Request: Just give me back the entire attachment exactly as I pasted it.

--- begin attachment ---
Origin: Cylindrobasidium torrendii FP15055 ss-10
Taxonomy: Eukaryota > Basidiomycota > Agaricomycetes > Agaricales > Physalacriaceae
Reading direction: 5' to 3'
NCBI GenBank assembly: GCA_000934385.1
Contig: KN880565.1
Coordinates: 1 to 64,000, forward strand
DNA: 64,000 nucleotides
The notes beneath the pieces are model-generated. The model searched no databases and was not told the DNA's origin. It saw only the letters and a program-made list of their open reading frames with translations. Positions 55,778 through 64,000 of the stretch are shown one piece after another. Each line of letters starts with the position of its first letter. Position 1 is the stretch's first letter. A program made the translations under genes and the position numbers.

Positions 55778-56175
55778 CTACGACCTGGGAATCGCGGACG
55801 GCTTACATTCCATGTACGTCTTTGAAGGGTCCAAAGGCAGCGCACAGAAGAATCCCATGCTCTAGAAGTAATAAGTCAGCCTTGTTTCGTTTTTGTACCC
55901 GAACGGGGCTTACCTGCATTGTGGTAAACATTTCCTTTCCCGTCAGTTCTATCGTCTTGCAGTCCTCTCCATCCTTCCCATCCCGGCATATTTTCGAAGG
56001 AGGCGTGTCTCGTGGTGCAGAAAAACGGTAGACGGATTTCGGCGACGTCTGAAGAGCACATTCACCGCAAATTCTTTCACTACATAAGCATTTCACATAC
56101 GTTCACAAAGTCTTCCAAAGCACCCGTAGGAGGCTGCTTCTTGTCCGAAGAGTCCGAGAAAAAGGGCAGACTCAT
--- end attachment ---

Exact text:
Origin: Cylindrobasidium torrendii FP15055 ss-10
Taxonomy: Eukaryota > Basidiomycota > Agaricomycetes > Agaricales > Physalacriaceae
Reading direction: 5' to 3'
NCBI GenBank assembly: GCA_000934385.1
Contig: KN880565.1
Coordinates: 1 to 64,000, forward strand
DNA: 64,000 nucleotides
The notes beneath the pieces are model-generated. The model searched no databases and was not told the DNA's origin. It saw only the letters and a program-made list of their open reading frames with translations. Positions 55,778 through 64,000 of the stretch are shown one piece after another. Each line of letters starts with the position of its first letter. Position 1 is the stretch's first letter. A program made the translations under genes and the position numbers.

Positions 55778-56175
55778 CTACGACCTGGGAATCGCGGACG
55801 GCTTACATTCCATGTACGTCTTTGAAGGGTCCAAAGGCAGCGCACAGAAGAATCCCATGCTCTAGAAGTAATAAGTCAGCCTTGTTTCGTTTTTGTACCC
55901 GAACGGGGCTTACCTGCATTGTGGTAAACATTTCCTTTCCCGTCAGTTCTATCGTCTTGCAGTCCTCTCCATCCTTCCCATCCCGGCATATTTTCGAAGG
56001 AGGCGTGTCTCGTGGTGCAGAAAAACGGTAGACGGATTTCGGCGACGTCTGAAGAGCACATTCACCGCAAATTCTTTCACTACATAAGCATTTCACATAC
56101 GTTCACAAAGTCTTCCAAAGCACCCGTAGGAGGCTGCTTCTTGTCCGAAGAGTCCGAGAAAAAGGGCAGACTCAT